Reviews OWE & Fringe Published 5 March 2011


The Queen's Head Denman St ⋄ 1st March - 3rd April, 2011

Man walks into a pub.

Daniel B. Yates

I think you've had enough son. Photo: Northampton Chronicle

A man strides into the pub, young, cropped hair and a fitted suit. With a fixed glare as if trying to win a blinking contest somewhere in the middle-distance, he sits down in front a pint, and after a moment, and with an ejaculatory sigh, proceeds to open up.

Dave works at the Department of Strategic and Tactical Devlopment (STD) an inscrutable Whitehall bureaucracy-void. Frustrated at the ossification of government, where oddness and geekery had become normalised, he longs for some Darwinian predator to “eat them all”. He hates the endless “lower middle-class banquet” of Cava and jammy dodgers, and massive and massively useless middle-aged women that get massively overpromoted. And so we get a tale of his breakdown, his confrontation in a club toilet with his boss, his binging through the streets of London, throwing an open can of lager at a hipster girl’s head, sleeping on Clapham common, a final confrontation with his guileless nephew.

DC Moore’s script fairly reeks of adolescent weltschmerz, with all the uncomfortable reductions that entails in an adult. And in such an intimate setting this dose of unreality proves fatal. A man who despises data, and here Moore locates a truth about the dehumanised empiricism of goverance, Dave rails at his colleagues for not getting how “people work”. But these flashes of human soul are wholly undermined by the resolute strangeness of the man, who does not seem to understand office life, children, computer games – awkwardly cast aside from all aspects of modern life. A drama of alienation requires an alienated subject, an inkling of a gap between the human and their humanity, Dave’s peevish, undernourished sociopathy is one-note and rootless. Not so much Falling Down as awkwardly suspended.

This unreality may not have been a problem if the dissolution of the character was wrought in more desperate, or surreal ways. I was constantly returned to Chris Morris’s monologues from Blue Jam, breaking into a zoo and giving a cigarette to a bear before being shot in the arse by tranquilisers, cradling an undescribed gun, judged by a court of snails. The humour here is much more conventional, one-liners and repetition, the descent lacking the deep surreal humour and utter desperation of Morris, or the tender clarity it struggled for in the final passages. Trystan Gravelle delivers the jokes crisply, but his neatly emphatic manner adds to the strangeness, and never quite relaxes enough to rescue the bonhomie the script is so ungenerous with. Glimpses of an entirely different performance were afforded when riding the laughs of a (too sober) audience whose intermittent connection to his story made momentum an uphill struggle, and constantly returned him a mode of imploring matter-of-factness, tinged with brittle aggression. You can see why the jocular atmosphere of Edinburgh served this play well, here, in this quiet pub, it was like being forced to listen to the guy best edged-away from, who the barstaff tolerate with nervous professionalism. Not the guy who snaps the pool cue just to get an easier angle; someone more boring than that. The urge to say “yeah, alright mate”, was at times, overpowering.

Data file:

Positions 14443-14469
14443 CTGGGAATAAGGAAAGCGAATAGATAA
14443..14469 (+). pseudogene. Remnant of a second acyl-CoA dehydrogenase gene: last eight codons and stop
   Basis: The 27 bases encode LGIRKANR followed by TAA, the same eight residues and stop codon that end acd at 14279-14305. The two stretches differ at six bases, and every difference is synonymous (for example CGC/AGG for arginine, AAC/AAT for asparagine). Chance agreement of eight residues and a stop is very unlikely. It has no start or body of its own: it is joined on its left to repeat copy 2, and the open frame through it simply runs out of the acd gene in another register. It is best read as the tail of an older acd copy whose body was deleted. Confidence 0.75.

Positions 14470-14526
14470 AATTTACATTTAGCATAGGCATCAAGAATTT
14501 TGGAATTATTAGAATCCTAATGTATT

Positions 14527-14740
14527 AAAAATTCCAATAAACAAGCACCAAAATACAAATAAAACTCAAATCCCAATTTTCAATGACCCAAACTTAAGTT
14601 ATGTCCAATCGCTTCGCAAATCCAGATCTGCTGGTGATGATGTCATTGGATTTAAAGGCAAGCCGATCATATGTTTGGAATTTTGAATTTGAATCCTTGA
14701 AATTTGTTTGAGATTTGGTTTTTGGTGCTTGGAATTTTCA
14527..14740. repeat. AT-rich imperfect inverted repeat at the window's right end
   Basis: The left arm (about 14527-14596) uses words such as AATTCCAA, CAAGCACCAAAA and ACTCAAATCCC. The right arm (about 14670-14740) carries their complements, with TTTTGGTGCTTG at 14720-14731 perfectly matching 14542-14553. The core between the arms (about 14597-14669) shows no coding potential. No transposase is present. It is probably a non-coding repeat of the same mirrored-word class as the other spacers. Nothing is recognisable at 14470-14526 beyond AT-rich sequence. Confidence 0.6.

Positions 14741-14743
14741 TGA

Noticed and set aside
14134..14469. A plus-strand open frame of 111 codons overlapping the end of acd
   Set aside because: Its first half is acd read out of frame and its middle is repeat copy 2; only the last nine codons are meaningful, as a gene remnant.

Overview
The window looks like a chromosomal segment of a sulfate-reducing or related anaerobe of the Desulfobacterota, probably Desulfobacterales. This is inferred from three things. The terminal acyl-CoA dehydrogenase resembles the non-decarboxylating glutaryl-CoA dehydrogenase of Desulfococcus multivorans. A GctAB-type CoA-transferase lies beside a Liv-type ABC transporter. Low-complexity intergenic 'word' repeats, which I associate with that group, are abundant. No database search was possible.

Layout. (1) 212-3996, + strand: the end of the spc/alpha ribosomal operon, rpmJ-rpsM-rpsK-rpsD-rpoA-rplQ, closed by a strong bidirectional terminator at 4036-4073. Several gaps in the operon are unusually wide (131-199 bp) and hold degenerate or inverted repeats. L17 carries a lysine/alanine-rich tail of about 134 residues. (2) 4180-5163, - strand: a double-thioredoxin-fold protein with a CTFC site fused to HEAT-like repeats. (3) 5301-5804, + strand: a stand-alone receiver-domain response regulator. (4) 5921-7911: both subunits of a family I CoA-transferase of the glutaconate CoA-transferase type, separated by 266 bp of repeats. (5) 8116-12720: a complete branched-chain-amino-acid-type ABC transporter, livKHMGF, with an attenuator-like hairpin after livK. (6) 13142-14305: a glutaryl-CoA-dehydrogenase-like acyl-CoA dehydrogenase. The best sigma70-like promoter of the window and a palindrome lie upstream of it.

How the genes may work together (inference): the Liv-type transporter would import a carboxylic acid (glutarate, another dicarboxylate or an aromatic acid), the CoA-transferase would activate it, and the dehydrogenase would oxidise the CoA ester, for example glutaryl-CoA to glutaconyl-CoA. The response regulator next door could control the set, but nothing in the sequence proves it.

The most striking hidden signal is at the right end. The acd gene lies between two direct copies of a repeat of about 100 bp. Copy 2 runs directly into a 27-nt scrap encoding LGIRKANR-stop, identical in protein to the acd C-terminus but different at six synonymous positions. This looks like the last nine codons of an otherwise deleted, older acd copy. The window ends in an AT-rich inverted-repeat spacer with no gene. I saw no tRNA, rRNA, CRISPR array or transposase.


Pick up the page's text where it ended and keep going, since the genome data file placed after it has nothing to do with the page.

Despite the script’s over-valuation of them, some of the jokes are decent. Dave floats the idea that London’s private schools, which you never see, are actually located directly beneath the sink-comprehensives that you always do; luxurious basements full of rich kids being told “you’re the past, the future, the fucking everything”, although a lack of imaginative flourish curtails many of the good ideas. Far too often clipped notes are thrown in, that lead us nowhere and tell us little, such as when Dave talks about never having slept with a black woman before. That he’d like to, as they have dark skin, is as deep as we go on race and sex. If Gravelle could allow himself to be more stupid, inhabiting the glazed walls of heterosexual sexuality, the regressive adolescent that sees “80s music” as the end of the world, then we might have something more believable, but his air of self-awareness works against him throughout. Polly Findlay makes a rare mistep in the director’s seat, but this is what it is – a brief cabaret turn, just about worth the £8.50 they rush you, which enlivens a night in the pub, as long as you’re there primarily for the drinking.

Man walks into a pub. It’s a decently-constructed joke, but not much more.


Daniel B. Yates

Educated by the state, at LSE and Goldsmiths, Daniel co-founded Exeunt in late 2010. The Guardian has characterised his work as “breaking with critical tradition” while his writing on live culture &c has appeared in TimeOut London, i-D Magazine, Vice Magazine, and elsewhere. He lives and works in London E8, and is pleasant.

Honest Show Info

Directed by Polly Findlay

Written by DC Moore

Cast includes Trystan Gravelle


Running Time 40 mins (without interval)



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